DS: China — Anti-Dumping measures on stainless steel products from Japan
This summary has been prepared by the Secretariat under its own responsibility. The summary is for general information only and is not intended to affect the rights and obligations of Members.
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Summary of the dispute to date
The summary below was up-to-date at
Complaint by Japan
On 11 June 2021, Japan requested consultations with China with respect to measures imposing anti-dumping duties on stainless steel billets, hot-rolled coils, and hot-rolled plates from Japan.
Japan claimed that these measures appear to be inconsistent with:
- Articles 1, 3.1, 3.2, 3.3, 3.4, 3.5, 4.1, 6.5, 6.5.1, 6.9, 12.2, and 12.2.2 of the Anti-Dumping Agreement; and
- Article VI of the GATT 1994.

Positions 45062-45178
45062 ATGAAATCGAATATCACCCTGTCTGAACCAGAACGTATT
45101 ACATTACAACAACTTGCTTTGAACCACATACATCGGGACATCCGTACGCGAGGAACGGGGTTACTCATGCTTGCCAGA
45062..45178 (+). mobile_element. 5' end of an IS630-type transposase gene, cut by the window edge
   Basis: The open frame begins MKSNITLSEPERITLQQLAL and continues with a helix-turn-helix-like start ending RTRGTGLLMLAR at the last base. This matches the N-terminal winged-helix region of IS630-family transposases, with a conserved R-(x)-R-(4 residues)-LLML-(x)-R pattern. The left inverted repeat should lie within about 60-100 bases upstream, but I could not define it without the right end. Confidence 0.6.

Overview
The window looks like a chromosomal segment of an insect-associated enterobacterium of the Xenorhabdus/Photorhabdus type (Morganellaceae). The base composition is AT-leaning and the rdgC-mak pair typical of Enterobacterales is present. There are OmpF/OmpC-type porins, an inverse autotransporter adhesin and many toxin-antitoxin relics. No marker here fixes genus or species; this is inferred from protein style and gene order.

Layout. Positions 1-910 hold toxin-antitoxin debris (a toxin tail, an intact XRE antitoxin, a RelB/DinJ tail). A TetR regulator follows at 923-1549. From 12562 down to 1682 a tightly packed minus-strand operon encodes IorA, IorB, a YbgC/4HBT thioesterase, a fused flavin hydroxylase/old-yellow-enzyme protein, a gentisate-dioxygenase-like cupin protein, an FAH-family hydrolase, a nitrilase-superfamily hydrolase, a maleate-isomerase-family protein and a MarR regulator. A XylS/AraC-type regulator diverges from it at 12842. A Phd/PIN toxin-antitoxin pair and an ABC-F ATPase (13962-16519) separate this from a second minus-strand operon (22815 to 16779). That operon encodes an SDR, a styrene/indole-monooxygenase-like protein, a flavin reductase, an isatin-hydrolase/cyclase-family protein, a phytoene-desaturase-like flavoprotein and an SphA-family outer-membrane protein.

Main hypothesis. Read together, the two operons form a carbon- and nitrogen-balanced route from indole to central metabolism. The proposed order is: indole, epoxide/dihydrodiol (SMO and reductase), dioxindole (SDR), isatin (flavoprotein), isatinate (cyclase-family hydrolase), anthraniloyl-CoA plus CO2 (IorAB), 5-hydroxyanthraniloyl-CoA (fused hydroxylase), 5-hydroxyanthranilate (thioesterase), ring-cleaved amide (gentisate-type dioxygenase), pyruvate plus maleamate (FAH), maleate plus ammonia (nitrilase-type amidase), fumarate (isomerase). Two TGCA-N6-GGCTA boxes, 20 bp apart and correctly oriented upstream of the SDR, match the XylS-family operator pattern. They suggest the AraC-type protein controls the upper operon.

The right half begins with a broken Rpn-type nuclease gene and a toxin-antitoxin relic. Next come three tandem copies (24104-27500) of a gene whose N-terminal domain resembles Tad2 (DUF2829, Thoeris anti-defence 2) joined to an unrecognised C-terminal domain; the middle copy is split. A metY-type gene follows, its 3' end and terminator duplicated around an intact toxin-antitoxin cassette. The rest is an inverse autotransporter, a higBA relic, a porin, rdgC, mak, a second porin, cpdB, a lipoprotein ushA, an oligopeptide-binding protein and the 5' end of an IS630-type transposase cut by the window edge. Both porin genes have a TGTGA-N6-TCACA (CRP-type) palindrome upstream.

Panel and Appellate Body proceedings
On 19 August 2021, Japan requested the establishment of a panel. At its meeting on 30 August 2021, the DSB deferred the establishment of a panel.
At its meeting on 27 September 2021, the DSB established a panel. Australia, Brazil, Canada, the European Union, India, Korea, Mexico, the Russian Federation, Saudi Arabia, Chinese Taipei, the United States, and Viet Nam reserved their third-party rights.
On 13 January 2022, Japan requested the Director-General to compose the panel. On 24 January 2022, the Director-General composed the panel.